What would you do if the main breadwinner in your household could no longer bring in an income?
Do you have a Plan B? Most people don’t.
An essential part of any financial plan is an asset protection strategy. You work hard to accumulate assets, NOT to have them jeopardised when life throws you a curve ball.
A question I often ask clients when trying to work through their priorities is “What is your biggest asset?” Your house, right? Car? Superannuation? The answer for most people is not that straightforward.
For most people, their single biggest asset is their ability to earn an income.
The table below shows what’s at stake in terms of potential earnings to age 65. For example, if you are currently 45 and earn $80,000 per annum, you could earn around $2.15 million over the next 20 years.
|Current income (per annum)||
|$40,000||$3 020 000||$1 900 000||$1 070 000||$460 000|
|$60,000||$4 520 000||$2 850 000||$1 610 000||$690 000|
|$80,000||$6 030 000||$3 810 000||$2 150 000||$920 000|
|$100,000||$7 540 000||$4 760 000||$2 690 000||$1 150 000|
Assumptions: Income increases by 3% per annum. No employment breaks. Figures rounded to nearest $10,000.
For many it is unthinkable that the $450,000 home or the $30,000 car is left uninsured. Is an asset that could produce $2.15 mil over the next 20 years also worth insuring?
Illness or injury that can prevent you from working can and does happen. The headline figure is this: One in three Australians could be disabled for more than three months before turning 65#. If you combine this with another startling fact – that 60% of Australian families with dependents will run out of money if the main breadwinner can no longer bring in an income – you can see the problem.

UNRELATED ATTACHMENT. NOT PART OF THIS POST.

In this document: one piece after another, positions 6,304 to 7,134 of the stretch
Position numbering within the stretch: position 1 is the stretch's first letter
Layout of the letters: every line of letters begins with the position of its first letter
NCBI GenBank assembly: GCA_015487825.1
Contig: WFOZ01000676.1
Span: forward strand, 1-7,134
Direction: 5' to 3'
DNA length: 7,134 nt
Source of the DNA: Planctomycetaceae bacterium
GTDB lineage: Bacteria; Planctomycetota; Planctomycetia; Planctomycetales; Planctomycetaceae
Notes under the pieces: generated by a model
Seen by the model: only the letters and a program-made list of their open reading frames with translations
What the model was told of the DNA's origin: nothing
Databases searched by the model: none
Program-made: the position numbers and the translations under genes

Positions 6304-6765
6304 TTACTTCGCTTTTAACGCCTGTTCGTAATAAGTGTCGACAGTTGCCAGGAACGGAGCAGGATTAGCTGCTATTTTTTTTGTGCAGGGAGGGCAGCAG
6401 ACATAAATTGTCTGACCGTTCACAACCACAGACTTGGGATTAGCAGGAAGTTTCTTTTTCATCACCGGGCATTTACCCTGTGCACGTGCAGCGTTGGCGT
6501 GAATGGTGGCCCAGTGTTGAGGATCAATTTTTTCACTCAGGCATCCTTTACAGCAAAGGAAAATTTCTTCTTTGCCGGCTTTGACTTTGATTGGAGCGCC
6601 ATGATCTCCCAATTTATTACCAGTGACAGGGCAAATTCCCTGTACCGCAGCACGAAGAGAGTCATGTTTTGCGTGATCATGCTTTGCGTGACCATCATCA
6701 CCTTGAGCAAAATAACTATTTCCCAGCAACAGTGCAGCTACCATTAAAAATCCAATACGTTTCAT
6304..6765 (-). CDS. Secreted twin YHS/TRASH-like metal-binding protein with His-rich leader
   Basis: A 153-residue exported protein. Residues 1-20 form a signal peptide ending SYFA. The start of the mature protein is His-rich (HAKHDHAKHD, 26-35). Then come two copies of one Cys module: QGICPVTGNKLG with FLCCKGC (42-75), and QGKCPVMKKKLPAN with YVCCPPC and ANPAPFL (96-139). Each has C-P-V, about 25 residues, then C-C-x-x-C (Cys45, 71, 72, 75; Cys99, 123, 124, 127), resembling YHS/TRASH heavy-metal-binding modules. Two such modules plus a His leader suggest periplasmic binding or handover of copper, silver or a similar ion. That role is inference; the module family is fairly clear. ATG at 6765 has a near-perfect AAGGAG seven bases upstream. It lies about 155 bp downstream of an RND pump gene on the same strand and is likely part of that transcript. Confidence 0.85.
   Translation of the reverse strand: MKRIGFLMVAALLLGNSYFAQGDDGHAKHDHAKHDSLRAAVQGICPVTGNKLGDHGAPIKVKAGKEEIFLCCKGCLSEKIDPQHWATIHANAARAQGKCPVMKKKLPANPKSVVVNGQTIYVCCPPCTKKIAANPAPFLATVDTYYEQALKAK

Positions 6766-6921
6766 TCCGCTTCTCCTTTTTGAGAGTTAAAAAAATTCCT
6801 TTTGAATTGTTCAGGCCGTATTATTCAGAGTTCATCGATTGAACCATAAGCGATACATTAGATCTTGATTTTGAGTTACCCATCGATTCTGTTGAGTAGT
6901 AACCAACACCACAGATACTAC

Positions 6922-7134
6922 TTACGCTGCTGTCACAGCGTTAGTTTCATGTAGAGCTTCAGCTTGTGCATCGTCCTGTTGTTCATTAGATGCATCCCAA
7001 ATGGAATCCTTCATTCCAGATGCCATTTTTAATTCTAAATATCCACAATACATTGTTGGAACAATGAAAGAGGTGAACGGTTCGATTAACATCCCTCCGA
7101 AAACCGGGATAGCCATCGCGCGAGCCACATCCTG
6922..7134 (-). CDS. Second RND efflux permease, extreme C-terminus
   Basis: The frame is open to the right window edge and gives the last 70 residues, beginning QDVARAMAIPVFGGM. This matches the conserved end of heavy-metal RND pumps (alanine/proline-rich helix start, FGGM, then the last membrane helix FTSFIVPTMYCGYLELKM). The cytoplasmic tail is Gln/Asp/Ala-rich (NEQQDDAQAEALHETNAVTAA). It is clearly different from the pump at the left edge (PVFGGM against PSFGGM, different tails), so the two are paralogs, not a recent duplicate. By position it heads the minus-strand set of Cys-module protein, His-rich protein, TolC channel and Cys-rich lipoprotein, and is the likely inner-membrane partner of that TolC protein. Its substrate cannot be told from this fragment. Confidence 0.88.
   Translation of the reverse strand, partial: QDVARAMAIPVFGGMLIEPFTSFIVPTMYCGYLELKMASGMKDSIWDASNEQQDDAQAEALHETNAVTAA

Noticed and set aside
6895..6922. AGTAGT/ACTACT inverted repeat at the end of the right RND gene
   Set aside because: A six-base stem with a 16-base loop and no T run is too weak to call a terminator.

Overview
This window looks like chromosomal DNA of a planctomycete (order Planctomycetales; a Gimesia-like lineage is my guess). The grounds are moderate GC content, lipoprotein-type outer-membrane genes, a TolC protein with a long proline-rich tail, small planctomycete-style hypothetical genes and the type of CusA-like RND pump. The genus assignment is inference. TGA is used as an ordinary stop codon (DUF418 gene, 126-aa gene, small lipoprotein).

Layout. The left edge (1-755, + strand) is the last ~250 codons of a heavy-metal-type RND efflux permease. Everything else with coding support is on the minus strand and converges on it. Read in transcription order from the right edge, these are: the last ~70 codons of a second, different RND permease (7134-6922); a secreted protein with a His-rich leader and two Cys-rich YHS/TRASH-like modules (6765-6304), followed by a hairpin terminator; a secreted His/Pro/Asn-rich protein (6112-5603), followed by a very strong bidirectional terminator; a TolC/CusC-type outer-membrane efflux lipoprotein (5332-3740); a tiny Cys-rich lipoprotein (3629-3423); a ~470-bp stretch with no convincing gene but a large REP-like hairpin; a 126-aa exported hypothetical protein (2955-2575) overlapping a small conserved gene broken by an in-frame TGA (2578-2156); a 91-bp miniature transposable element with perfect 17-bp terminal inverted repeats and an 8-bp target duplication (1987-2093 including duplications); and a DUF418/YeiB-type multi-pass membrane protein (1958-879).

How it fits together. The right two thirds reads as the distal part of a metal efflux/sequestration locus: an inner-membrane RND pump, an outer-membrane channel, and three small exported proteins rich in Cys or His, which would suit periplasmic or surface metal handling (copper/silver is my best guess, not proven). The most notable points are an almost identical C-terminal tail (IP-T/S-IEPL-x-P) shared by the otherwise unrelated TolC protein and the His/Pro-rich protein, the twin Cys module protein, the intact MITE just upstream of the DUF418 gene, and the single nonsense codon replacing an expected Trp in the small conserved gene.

What could Plan B look like?
When you get sick or have an accident, the last thing you want to worry about is your finances.
Taking out Income Protection insurance could provide you with a monthly benefit of up to 75% of your income to replace lost earnings while you recover.
Most Income Protection policies can be tailored to your individual circumstances, allowing you to select from a range of waiting periods before you start receiving the insurance benefit (normally between 14 days and two years) and from a range of benefit payment periods, with a maximum cover generally available up to age 65.
Policies can be arranged via superannuation (which tend to offer very basic cover) or owned personally (with premium costs that are generally tax deductible). Many Industry and Employer Super Funds offer a “default” level of protection upon joining. As usual, don’t leave these things to chance, obtain professional advice so you are confident you have the protection that suits you.
- Income Protection insurance premiums will generally be lower if you choose a longer waiting period and shorter benefit payment period.
- If you don’t have sufficient spare cash flow to fund the Income Protection premiums, you may want to arrange the cover in superannuation, where the cost will be deducted from your account balance.
- Other “curve balls” you may want to insure for include critical illness (such as cancer and stroke), total and permanent disability and death. These curveballs can be covered by different types of Insurance
- You can structure your insurance so that the earlier you commence a policy, the less you pay over the long term.
# Calculations based on data from the Institute of Actuaries of Australia 2000. Interim Report of the
Disability Committee. IA Aust: Sydney.
This article contains information that is general in nature. It does not take into account the objectives, financial situation or needs of any particular person. You need to consider your financial situation and needs before making any decisions based on this information.